In episode 120 of his video series, Dr. Larson discusses:

Have you ever wondered why it’s harder to burn fat as we get older? Researchers wrote an article that looked into that question, and it was recently published in the journal Nature Medicine. They wanted to know what it is about older adults that makes it more difficult to burn fat. Researchers, in this particular study, did a fat biopsy and evaluated microscopic physiological features to exam why it is harder for older adults to burn fat.

And the results boiled down to this – the rate of lipid adipose removal goes down as we get older. That led the researchers to question if there is more fat accumulation, if it gets stored as fat more easily, or if it is the rate at which fat is burned, that leads to weight gain. The answer they found was that the rate of fat burning decreases as you age. Therefore, it is harder to tap those fat reserves. While the fat continues to accumulate, according to things like genetics, how many calories you consume, and what you eat; it is the rate at which the fat is mobilized and burned that is the problem.

After knowing this, some suggestions can be made about how we incorporate things into our diet to mitigate fat accumulation that can accompany aging. It leads clinicians, like me, to consider whether there are things we can do, as we get older, to decrease the chance of excess fat accumulation. And the results of this study have implications to help devise ways to help older adults burn belly fat.

Another study published, at the beginning of the summer, in Nutrients, holds promise to combat fat accumulation as we age. Researchers in that study set out to look at something very specific. They evaluated overweight older adults, 65 and over, who also had physical challenges. The participants they chose walked slow and had some physical decline. What the researchers did was test the effectiveness of time-restrictive feeding on fat accumulation. For this study, intermittent fasting was a type of time-restrictive feeding.

The protocol was that they extended the overnight fasting period of the participants. The subjects were allowed to ease into the fasting period to reduce any hardships. The study ran for four weeks. On days one to three; the subjects fasted from 12 -14 hours a day. From days four through six; they fasted for 14 to 16 hours per day, and for days 7 to 28; they fasted for 16 hours per day. The point was to increase the amount of time that the participants fasted by holding off eating in the morning. For many, noon was their first meal. When questioned, post-study, a lot of people thought that it was totally doable.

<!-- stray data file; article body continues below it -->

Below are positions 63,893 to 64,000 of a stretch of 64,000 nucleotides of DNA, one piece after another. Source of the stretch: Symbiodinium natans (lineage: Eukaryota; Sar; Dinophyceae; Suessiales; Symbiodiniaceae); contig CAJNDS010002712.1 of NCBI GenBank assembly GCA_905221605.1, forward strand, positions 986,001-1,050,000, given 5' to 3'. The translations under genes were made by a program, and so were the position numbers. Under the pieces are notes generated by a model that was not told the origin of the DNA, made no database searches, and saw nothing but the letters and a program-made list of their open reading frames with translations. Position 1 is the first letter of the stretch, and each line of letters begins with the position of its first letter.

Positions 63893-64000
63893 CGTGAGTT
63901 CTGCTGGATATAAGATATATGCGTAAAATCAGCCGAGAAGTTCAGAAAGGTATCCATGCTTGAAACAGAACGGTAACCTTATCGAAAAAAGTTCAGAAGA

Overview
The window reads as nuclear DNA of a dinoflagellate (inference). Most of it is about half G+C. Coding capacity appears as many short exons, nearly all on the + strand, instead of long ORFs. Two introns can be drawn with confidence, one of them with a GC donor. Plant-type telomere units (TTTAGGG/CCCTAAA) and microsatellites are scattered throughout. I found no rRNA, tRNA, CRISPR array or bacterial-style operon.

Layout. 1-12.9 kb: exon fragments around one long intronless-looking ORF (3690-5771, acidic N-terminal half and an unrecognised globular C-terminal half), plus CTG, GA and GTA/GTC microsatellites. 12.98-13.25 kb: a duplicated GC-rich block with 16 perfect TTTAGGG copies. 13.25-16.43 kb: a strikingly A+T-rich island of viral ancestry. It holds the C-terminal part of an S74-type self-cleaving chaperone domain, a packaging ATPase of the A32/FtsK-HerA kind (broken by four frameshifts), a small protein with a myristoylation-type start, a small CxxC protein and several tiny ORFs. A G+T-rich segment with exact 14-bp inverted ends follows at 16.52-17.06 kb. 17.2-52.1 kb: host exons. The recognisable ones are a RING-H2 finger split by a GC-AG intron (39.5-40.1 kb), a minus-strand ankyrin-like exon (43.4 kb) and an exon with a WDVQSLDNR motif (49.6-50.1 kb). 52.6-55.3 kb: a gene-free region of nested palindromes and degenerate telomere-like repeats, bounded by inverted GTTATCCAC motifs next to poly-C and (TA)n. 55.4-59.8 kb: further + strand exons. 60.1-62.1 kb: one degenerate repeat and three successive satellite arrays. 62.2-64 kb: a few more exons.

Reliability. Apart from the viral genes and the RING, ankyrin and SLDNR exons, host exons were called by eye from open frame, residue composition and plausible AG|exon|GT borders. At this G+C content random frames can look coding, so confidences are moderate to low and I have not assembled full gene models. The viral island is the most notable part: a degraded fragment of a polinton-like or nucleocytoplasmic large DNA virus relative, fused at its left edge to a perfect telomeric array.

They were highly compliant, and there was a very strong desire to stick with it after the study concluded. The subject participants wanted to continue to do it well after it ended. The results were clear and highly related to the first study. The participants lost an average of almost six pounds in just four weeks. By just making a difference in the time window they ate; they lost weight without making any other changes.


Intermittent fasting, or time-restricted eating, was largely effective to reduce fat accumulation in this older population. People around the world are now averaging eating about 14-16 hours a day. With that amount of blood sugar and insulin; it is no wonder that we are putting on weight. As we get older, mobilizing fat becomes even more difficult. Fasting, or intermittent fasting, is free and easy, and compliance is high.



If you engage in it, results show that it works when you do it for 14-16 hours a day. I do suggest, however, that you build from day to day to get acclimated to it. There are many different ways that you can do it. The best part of these results is that these were older adults. And after engaging in the intermittent fasting, their walking speed increased too, improving their overall physical health. They were able to overcome physical challenges in just four weeks.

You can imagine that it would get better as they continued the fasting protocol over time. And the study proves that fasting is an excellent way to counter the first study’s results that fat accumulation happens as we age.  Fasting is just one tool we can use to overcome fat accumulation and to increase fat burning.  I will keep reading the studies and reporting the information. And until then…keep it real.


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